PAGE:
Turning Urine Into Beer (For a Change)

January 11, 2018

Do you like extremely innovative beers? Do you consider yourself environmentally conscious? Well…urine luck! (And if you’re not a big fan of beer, well, then this probably isn’t going to be the beer that grabs you.)

Roskilde Music Festival

In 2015, more than 100,000 music fans traveled to Denmark for the Roskilde Music Festival. The largest rock festival in northern Europe, that year’s iteration featured headliners Paul McCartney, Kendrick Lamar, and Muse. Those fans left with great memories of great performances, but they also left behind tens of thousands of liters of urine in portable toilets.


Not content with just throwing it out for some reason, Denmark’s Agriculture and Food Council came up with another idea: recycle all that urine. Or, as they called it “beercycling,” using one of the most sustainable natural resources on Earth to make beer. That’s right—50,000 liters (or about 13,200 gallons) of pee was used to make a special run of beer.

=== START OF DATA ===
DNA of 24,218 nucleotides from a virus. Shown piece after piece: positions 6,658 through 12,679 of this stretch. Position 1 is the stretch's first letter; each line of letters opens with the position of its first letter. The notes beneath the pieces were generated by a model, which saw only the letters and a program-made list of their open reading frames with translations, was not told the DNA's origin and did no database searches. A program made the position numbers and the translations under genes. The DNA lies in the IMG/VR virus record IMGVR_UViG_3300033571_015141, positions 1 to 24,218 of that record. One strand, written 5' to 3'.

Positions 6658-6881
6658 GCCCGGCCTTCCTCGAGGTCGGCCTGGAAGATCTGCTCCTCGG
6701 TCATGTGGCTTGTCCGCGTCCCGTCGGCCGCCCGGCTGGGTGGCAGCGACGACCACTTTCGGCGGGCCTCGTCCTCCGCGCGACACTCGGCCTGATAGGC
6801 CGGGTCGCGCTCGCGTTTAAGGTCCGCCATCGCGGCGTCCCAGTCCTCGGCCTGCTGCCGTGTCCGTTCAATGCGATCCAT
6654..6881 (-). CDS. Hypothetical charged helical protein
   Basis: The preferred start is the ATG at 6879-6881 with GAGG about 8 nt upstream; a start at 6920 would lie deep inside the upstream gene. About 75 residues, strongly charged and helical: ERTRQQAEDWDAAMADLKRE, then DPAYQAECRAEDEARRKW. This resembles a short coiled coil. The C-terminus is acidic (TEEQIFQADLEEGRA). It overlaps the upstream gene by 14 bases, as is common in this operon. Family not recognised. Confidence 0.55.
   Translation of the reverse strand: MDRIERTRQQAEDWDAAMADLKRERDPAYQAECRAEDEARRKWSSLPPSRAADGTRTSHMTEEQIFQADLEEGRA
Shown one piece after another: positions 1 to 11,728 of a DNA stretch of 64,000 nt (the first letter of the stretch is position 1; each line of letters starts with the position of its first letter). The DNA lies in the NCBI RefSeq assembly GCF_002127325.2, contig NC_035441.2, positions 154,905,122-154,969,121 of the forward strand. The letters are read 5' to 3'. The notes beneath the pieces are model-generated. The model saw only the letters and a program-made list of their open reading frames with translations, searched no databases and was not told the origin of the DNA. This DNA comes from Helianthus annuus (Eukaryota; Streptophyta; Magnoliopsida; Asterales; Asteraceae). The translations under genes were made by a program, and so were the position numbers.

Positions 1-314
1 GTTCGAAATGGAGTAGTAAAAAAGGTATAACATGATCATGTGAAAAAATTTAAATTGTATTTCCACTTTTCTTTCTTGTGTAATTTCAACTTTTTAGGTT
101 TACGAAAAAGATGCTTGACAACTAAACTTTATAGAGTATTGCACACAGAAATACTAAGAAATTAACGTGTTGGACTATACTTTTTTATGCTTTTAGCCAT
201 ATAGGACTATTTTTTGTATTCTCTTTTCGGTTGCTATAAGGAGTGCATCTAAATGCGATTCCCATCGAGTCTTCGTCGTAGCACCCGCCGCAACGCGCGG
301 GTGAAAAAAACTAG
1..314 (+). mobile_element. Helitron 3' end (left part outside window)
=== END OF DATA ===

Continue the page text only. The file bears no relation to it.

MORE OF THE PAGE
Pisner. No, not Pilsner.

All that urine (which is 95 percent water and sterile) was given over to Danish brewery Norrebro Bryghus, which used it to brew a 60,000-bottle batch of a beer called Pisner. No, not Pilsner. Check the spelling—it’s Pisner. That’s just a little bit of clever wordplay alluding to the beer’s most notable contributor. Okay, so it’s not like they just poured 50,000 liters of urine into their brew tanks, tossed in the barley and yeast, and let it go. Norrebro Bryghus used the free pee to fertilize the fields of barley it used to brew the beer. And it’s really not so gross, considering that beer-grade barley is otherwise usually fertilized with fresh animal manure.

The Circle of Life

The beer reportedly tastes just fine—not the least bit like pee, say those who have tried it. Even a few people who attended the 2015 Roskilde Music Festival, and presumably peed there, got to sample some Pisner—thus completing the circle of life.